I'm currently developing a VR molecular viewer in Unity for the HTC Vive. It's not meant to compete with any of the tools used for research. Instead it is meant to explore new uses of VR and allow people to play with proteins, encourage curiosity, and give a different view of something scientists look at everyday. It's pretty cool to walk around a microscopic object, toss it in the air, and even stick your head inside!
I was able to whip up a system to color, scale and change resolution quickly enough. Unfortunately, VR requires frame rates of 90fps or higher so you don't get sick and disoriented. Creating a sphere, even one with just 20 tris, for every atom in a protein caused my Vive to drop to the compositor. I looked into optimizing geometry and learned about dynamic/static batching and mesh combining. Following are my findings, with links to unity documentation:
- Massive FPS improvements
- More difficult and computationally intensive
- As all meshes are combined to single mesh, they share the same material. You can combine in stages, with your final mesh having multiple submeshes and materials.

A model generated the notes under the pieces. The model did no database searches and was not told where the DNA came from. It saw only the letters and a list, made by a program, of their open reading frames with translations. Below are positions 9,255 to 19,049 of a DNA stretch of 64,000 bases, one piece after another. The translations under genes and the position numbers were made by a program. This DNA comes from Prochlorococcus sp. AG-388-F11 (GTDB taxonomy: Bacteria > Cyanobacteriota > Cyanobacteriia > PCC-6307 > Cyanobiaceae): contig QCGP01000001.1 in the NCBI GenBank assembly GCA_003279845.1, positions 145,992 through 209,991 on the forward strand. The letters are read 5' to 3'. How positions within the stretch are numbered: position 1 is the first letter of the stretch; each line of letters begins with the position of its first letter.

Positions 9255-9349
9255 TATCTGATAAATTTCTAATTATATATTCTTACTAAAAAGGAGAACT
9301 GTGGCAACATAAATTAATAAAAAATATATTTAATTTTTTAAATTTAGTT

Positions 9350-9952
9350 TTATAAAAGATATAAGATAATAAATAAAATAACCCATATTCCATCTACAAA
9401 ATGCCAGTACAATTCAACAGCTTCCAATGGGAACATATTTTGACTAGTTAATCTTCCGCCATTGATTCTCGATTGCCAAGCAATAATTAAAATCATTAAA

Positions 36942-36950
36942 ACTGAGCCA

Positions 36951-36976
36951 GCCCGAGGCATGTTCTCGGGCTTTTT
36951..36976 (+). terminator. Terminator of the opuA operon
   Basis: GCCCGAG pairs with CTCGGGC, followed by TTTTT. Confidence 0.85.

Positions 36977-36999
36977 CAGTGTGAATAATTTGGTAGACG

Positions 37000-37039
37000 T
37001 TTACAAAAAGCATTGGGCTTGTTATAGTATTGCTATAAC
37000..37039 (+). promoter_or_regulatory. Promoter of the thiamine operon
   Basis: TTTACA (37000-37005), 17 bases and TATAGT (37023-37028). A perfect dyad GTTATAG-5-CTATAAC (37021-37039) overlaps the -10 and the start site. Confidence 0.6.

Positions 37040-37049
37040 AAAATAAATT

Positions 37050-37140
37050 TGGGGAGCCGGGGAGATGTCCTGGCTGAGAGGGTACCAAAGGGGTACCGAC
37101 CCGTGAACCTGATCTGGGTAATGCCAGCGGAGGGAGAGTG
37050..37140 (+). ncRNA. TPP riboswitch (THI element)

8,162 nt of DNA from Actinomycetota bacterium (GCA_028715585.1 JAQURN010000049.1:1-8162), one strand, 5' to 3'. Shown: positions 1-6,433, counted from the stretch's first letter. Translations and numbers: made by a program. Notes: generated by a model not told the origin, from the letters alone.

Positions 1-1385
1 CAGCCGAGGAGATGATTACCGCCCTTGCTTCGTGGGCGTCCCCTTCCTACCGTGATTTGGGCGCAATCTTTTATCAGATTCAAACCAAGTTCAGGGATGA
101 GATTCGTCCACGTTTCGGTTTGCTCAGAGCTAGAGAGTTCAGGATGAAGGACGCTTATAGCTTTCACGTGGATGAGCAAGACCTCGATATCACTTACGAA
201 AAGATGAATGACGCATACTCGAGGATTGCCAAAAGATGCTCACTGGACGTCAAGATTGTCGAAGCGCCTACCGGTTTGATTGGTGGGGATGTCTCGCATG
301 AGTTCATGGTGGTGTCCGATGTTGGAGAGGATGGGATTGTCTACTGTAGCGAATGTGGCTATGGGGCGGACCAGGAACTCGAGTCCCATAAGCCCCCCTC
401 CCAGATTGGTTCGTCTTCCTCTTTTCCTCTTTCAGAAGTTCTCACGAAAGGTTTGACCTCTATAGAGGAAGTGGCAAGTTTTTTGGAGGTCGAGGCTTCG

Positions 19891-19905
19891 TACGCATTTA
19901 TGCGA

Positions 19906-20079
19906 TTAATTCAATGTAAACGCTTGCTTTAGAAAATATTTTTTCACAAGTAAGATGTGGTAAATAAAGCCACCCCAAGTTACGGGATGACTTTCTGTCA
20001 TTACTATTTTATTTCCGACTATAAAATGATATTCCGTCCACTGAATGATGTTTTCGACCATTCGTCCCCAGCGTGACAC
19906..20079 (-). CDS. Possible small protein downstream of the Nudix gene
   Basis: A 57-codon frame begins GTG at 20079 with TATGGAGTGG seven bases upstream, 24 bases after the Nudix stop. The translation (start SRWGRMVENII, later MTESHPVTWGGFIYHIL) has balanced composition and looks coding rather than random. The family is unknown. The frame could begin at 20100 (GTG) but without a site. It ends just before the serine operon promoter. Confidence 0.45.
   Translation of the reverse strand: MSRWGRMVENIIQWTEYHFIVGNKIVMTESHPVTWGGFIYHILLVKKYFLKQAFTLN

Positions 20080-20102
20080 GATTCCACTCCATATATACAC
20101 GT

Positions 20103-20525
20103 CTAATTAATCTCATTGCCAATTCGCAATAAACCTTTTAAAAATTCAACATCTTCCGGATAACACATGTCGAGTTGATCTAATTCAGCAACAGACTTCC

- More materials = more meshes = less gains.
- The whole mesh is always drawn, regardless of distance. If you combine objects that are distant from each other, you can actually lose efficiency as they might normally be culled.
- Meshes have a max of ~65k tris.
- Moderate FPS improvment
- Super easy to implement. Dynamic batching occurs automatically, but is not as efficient as static.
- Static batching requires objects to be Static, meaning they can't be moved, materials can be updated and so on.
- Once an object has been set to static, you can return it to 'dynamic' but still have issues changing materials and so on. I had to destroy them and reinstantiate.
For my purposes, mesh combine was the way to go. I based my code off of a post found here, and created a more generic method that takes all the currently used materials, creates a dictionary with material names as keys and lists of combine meshes as values, then processes them into their appropriate meshes. Meshes have a max of ~64k, and I had WAY more geometry then that, so I had to batch them into smaller meshes. The end result went from 12-24fps to over 150fps, with over a million polygons. Colliders were a no go at this point, so raycasting to individual atoms is out of the question. Luckily I have an array of coordinates, so I can still draw call outs to different points of interest.
This is a pretty specific use case, but I think the idea is easily transferable to situations where the view is limited (rooms, obscured by hills, etc) so that you don't run into the issue of drawing objects far in the distance. I think it can be really useful in situations where you have geometry that shares a lot of simple materials. With the trend towards low poly art in indie games, this can allow a much greater amount of geometry on the screen, leading to more interesting and higher definition environments.